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VIII. Earth Earns: An Open Participatory Earthropocene to Ecosmocene CoCreativity

4. A Complementary Genocracy: me + We = US

Bruns, Axel. Blogs, Wikipedia, Second Life, and Beyond. New York: Peter Lang, 2009. Noted more in Mindkind, a Queensland University of Technology computer scientist advises shows how a local neighborhood and planetwide connectivity can empower and foster a true citizens democracy, much beyond infrequent elections.

Bystydzienski, Jill and Joti Sekhon, eds. Democratization and Women’s Grassroots Movements. Bloomington: University of Indiana Press, 1999. Reports from many lands about the difficult struggle of women to achieve justice, empowerment and community in authoritarian and emerging societies.

Carney, Dana, et al. The Secret Lives of Liberals and Conservatives. Political Psychology. 29/6, 2008. Among “political science” journals, this one offers a rare admission and study of these polar proclivities, which strongly divide into dual cerebral and personality archetypes. Social psychologists Dana Carney, John Jost, Samuel Gosling, and Jeff Potter cite such deep rootings for blue and red state options, so opposed in the 2012 election. And in the same journal, online November 2012, “Themes of Self-Regulation and Self-Exploration in the Life Stories of Religious American Conservatives and Liberals” touts the same categories. A popular note would be “Political Instincts,” New Scientist, November 3, 2012, which identifies this destructive contrast, which seems affect two party “democratic” nations on every continent.

Although skeptics continue to doubt that most people are “ideological,” evidence suggests that meaningful left-right differences do exist and that they may be rooted in basic personality dispositions, that is, relatively stable individual differences in psychological needs, motives, and orientations toward the world. Seventy-five years of theory and research on personality and political orientation has produced a long list of dispositions, traits, and behaviors. Applying a theory of ideology as motivated social cognition and a “Big Five” framework, we find that two traits, Openness to New Experiences and Conscientiousness, parsimoniously capture many of the ways in which individual differences underlying political orientation have been conceptualized. We obtained consistent and converging evidence that personality differences between liberals and conservatives are robust, replicable, and behaviorally significant, especially with respect to social (vs. economic) dimensions of ideology. In general, liberals are more open-minded, creative, curious, and novelty seeking, whereas conservatives are more orderly, conventional, and better organized. (Abstract)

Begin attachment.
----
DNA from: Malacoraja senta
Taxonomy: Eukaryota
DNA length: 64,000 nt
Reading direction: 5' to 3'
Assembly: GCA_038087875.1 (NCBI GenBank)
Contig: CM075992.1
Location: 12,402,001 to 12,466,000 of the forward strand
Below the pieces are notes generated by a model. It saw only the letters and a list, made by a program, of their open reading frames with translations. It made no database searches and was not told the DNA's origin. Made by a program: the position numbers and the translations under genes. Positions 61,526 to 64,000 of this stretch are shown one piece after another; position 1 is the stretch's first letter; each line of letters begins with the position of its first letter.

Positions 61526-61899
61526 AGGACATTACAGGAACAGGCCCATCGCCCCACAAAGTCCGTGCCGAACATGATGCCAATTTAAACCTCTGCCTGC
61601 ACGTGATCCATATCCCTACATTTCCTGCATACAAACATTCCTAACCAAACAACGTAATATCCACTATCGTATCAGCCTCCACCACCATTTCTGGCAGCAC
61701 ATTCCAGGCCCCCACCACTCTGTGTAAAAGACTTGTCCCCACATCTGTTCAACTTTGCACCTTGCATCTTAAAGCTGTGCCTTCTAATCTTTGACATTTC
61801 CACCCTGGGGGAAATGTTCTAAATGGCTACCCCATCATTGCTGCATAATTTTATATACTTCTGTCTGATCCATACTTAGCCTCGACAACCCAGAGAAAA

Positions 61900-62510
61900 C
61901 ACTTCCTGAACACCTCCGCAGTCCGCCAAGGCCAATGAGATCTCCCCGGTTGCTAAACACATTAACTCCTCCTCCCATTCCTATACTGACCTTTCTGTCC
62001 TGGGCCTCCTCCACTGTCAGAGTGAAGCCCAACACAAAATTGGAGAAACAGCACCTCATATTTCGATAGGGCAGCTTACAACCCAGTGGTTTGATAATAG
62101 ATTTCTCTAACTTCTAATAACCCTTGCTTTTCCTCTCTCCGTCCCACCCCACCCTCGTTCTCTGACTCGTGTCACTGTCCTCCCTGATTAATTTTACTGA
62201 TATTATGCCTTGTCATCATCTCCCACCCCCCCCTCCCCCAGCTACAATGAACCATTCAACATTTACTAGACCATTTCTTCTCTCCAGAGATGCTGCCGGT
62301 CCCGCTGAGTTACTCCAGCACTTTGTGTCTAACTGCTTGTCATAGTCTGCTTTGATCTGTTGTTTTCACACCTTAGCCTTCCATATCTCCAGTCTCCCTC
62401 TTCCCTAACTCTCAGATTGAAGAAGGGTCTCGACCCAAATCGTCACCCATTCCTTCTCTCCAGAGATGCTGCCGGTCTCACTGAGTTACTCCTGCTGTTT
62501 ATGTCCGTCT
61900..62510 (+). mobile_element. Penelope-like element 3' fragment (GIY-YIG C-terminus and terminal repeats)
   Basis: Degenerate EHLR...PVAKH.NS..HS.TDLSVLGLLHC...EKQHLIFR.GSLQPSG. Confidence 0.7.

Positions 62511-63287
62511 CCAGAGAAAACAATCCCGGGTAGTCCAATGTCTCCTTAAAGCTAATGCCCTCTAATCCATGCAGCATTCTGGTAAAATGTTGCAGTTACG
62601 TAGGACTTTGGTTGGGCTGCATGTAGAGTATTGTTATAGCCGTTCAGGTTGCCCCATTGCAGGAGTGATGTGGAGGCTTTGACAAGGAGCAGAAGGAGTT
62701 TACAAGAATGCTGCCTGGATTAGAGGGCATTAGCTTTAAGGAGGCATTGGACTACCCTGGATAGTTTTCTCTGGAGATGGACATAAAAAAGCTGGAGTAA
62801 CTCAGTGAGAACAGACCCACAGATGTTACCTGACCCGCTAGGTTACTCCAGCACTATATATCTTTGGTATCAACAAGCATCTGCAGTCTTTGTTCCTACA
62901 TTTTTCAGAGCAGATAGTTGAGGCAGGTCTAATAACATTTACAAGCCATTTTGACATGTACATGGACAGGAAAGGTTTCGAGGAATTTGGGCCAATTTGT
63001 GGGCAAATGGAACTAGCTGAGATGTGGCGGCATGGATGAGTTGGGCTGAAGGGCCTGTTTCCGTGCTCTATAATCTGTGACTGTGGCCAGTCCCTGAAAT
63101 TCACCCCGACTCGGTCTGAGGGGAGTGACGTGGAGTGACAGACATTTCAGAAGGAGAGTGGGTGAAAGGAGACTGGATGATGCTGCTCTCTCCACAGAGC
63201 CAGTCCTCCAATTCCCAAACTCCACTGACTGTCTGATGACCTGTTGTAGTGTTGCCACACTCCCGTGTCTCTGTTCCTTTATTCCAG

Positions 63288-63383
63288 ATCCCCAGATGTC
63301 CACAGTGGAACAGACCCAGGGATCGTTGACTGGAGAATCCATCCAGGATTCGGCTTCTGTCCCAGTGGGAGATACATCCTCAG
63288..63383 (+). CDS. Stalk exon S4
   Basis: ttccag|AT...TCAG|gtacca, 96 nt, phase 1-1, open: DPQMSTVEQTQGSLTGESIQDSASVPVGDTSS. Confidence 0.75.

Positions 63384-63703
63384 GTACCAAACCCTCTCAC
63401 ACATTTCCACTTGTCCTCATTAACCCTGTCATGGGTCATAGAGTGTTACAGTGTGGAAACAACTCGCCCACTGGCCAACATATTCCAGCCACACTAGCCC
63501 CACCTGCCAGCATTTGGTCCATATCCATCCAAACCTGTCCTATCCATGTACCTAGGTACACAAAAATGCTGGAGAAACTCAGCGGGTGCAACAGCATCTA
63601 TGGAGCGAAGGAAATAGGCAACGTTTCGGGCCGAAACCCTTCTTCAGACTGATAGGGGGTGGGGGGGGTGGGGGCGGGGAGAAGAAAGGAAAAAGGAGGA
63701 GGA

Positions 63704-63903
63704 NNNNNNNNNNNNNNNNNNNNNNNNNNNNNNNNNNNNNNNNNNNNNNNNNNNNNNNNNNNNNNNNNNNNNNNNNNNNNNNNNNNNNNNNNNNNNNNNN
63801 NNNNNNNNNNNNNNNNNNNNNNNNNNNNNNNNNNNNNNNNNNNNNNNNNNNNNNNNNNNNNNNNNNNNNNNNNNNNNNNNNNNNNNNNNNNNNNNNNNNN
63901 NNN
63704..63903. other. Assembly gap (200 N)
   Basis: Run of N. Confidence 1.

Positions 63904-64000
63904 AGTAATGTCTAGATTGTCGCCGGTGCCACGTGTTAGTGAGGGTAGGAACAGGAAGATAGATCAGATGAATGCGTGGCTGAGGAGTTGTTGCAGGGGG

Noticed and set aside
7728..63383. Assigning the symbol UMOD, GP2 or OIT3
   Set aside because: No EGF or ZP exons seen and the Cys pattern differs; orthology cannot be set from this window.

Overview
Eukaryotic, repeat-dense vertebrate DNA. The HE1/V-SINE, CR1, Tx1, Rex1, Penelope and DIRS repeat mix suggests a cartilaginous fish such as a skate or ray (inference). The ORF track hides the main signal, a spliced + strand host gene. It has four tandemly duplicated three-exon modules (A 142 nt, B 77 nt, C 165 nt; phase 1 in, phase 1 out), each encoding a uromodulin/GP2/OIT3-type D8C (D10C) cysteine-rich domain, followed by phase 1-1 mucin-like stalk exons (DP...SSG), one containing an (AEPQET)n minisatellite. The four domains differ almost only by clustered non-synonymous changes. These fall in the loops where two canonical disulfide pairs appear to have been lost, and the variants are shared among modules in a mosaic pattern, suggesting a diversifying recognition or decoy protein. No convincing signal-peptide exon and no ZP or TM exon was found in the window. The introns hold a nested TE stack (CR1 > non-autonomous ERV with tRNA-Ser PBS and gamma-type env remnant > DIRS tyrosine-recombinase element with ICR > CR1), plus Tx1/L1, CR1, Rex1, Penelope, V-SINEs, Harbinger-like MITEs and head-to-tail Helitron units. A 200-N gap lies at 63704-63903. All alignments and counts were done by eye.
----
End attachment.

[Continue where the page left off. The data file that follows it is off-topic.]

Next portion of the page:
Clark, John. Worlds Apart: Civil Society and the Battle for Ethical Globalization. Bloomfield, CT: Kumerian Press, 2003. A veteran NGO campaigner, mostly with Oxfam, seeks to mitigate the invasive, corrupt downside of global commerce with a “deliberative democracy” which would respect and empower local participants.

Dahl, Robert, et al. The Democracy Sourcebook. Cambridge: MIT Press, 2003. In this format, seven sections cover definitions, sources, culture and society, constitutions, presidents vs. parliaments, representation and interest groups. A final chapter delves into democracy and the global order.

Durante, Federica, et al. Ambivalent Stereotypes Link to Peace, Conflict, and Inequality across 38 Nations. Proceedings of the National Academy of Sciences. 114/669, 2017. Nineteen scholars from the USA, Italy, Turkey, Germany, Norway, Sweden, Jordan, Switzerland, Egypt, Finland and France including Susan Fiske consider how the new Big Two personality model (search SF) might be beneficially applied onto national and cultural phases. It is suggested that the general, malleable agency and communion aspects can contribute vital insights which if appreciated could help mitigate internecine social strife here and everywhere (such as our own polar two party debacle).

Stereotypes reflect a society’s inequality and conflict, providing a diagnostic map of intergroup relations. This map depicts the prime, relative warmth (friendly, sincere) and competence (capable, skilled) behavioral cast of each group. Some societal clusters are high on both (positive “us”) vs. low on both (negative “them”). Other societies, including the United States, have us-them clusters with variance (high on one dimension, low on the other). This cross-national study shows peace-conflict predicts ambivalence. Extremely peaceful and conflictual nations both display unambivalent us-them patterns, whereas intermediate peace-conflict predicts high ambivalence. Inequality and intermediate peace-conflict each use ambivalent stereotypes, explaining complicated intergroup relations and maintaining social system stability. (Significance)

Edsall, Thomas. What Happens if the Gender Gap Becomes a Gender Chasm? New York Times. July 12, 2018. A commentator on politics, demographics and inequality writes a clear delineation of American governmental culture as ultimately defined, and compromised in terms of male and female identities. According to Jane Goodall, Christopher Boehm, Dan McAdams, Steven Pinker, and others, Donald Trump is a primate Alpha male with bombastic, abusive displays, which appeal to men but are abhorrent to emphatic women. Problematic issues such as gun control and climate change can only be understood and resolved if we become aware of this fundamental polarity. More than Republican conservative or Democrat liberal, the reason that elections in the USA, and everywhere, split 50-50 trying to get one winner is their basis in these gender archetypes.

Feng, Michelle and Mason Porter. Persistent Homology of Geospatial Data: A Case Study with Voting. arXiv:1902.05911. UCLA mathematicians first show how this topological method along with simplicial complexes (see below) can help distinguish network phenomena. They proceed to apply this view to actual election patterns and find even such social intensity to take on a typical dynamic network formation.

A crucial step in the analysis of persistent homology is transformation of data into a simplicial complex. We present two new methods for constructing simplicial complexes from two-dimensional geospatial data (such as maps). We apply these methods to a California precinct-level voting data set to show that our new version can capture geometric characteristics that are missed by distance-based constructions and yield more interpretable persistence modules. In particular, they are able to distinguish short-persistence features that occur only for a narrow range of distance scales (local voting behaviors) from short-persistence noise by incorporating information about other spatial relationships between precincts. (Abstract edit)